AMY GOODMAN: How did you end up getting interested in the issue of privacy on the internet?

MARC ROTENBERG: I don’t know. I’ve always found, you know, privacy issues interesting. It’s one of the areas where technology and law have kind of had an unhappy marriage, I guess, because, you know, technology creates all of these new social issues, and the law has tried, with, I guess some would say, mixed success to preserve certain basic freedoms, one of those key freedoms being the right of privacy. And we’re, you know, following in that tradition, trying to understand how to protect our right as we enter to the 21st century.

AMY GOODMAN: Since the internet is a public space that was set up by the military, right, by the Defense Department, wouldn’t it make sense that people who use it for commercial profit would have to abide by certain rules, since it was developed with all of our money? It was a government project.

MARC ROTENBERG: Yeah, well, we definitely feel that the companies today that are commercializing the internet really do have that responsibility to protect privacy. One of the—you know, as I said, the great beauty of the internet is that it’s decentralized. There’s a lot of freedom. We don’t think that it’s just about, you know, business opportunity. And to the extent that businesses are operating on the net, we think they should respect the privacy rights of people who are using the net.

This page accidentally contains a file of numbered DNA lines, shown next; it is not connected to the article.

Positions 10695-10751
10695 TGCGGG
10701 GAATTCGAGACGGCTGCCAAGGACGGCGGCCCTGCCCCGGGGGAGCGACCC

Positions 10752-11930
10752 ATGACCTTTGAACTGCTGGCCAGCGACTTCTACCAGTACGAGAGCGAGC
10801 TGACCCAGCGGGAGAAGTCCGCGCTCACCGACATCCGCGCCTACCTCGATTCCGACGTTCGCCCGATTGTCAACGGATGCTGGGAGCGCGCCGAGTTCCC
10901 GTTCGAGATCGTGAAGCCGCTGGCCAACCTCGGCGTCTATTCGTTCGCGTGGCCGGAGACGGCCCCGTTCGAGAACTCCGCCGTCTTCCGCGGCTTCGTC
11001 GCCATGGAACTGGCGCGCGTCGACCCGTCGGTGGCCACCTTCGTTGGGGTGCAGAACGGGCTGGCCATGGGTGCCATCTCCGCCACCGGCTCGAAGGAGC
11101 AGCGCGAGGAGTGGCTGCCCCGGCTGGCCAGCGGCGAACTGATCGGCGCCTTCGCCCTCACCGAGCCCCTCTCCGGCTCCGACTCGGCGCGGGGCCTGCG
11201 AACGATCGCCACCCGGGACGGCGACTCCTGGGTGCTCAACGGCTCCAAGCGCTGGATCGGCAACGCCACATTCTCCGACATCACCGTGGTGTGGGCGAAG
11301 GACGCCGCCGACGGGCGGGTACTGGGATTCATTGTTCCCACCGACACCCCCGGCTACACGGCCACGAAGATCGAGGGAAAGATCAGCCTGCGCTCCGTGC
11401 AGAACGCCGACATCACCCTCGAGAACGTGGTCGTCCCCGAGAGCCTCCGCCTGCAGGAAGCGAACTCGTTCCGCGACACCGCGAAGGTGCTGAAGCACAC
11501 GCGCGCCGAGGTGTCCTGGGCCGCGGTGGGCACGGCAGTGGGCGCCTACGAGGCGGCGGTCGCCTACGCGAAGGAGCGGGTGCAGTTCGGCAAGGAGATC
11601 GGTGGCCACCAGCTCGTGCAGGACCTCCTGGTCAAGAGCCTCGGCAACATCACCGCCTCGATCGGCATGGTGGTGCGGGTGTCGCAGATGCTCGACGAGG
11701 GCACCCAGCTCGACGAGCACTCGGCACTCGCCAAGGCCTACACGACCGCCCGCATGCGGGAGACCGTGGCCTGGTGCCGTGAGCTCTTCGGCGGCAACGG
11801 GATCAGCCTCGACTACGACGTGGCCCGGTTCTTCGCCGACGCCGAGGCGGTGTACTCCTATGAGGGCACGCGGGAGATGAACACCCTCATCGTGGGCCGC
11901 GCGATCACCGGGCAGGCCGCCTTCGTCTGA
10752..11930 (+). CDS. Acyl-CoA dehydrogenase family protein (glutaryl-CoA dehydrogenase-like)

AMY GOODMAN: How can people find EPIC?

MARC ROTENBERG: Well, we’re on the web. We’re at We have a pretty good website with a lot of privacy information and some tips and tools we have up today, practical privacy tools for people who want to get some ways to safeguard their privacy online.

AMY GOODMAN: Because these are broad-ranging hearings that begin today held by the Federal Trade Commission, and you said that the Federal Trade Commission’s website is, is there a place there for people who can’t, you know, be in Washington or who are not on the list to testify to present their testimony?

MARC ROTENBERG: Yeah, I think there is. I think the FTC has set up a way for people to submit statements. I’d certainly encourage listeners who are interested in privacy issues to visit the FTC site at and submit comments. And I think they definitely need to hear from people outside of Washington about what to do with privacy.

AMY GOODMAN: Well, thank you very much for joining us.

MARC ROTENBERG: Thank you for your call.

AMY GOODMAN: Marc Rotenberg is head of the Electronic Privacy Information Center, a nonprofit consumer advocacy group based in Washington, D.C.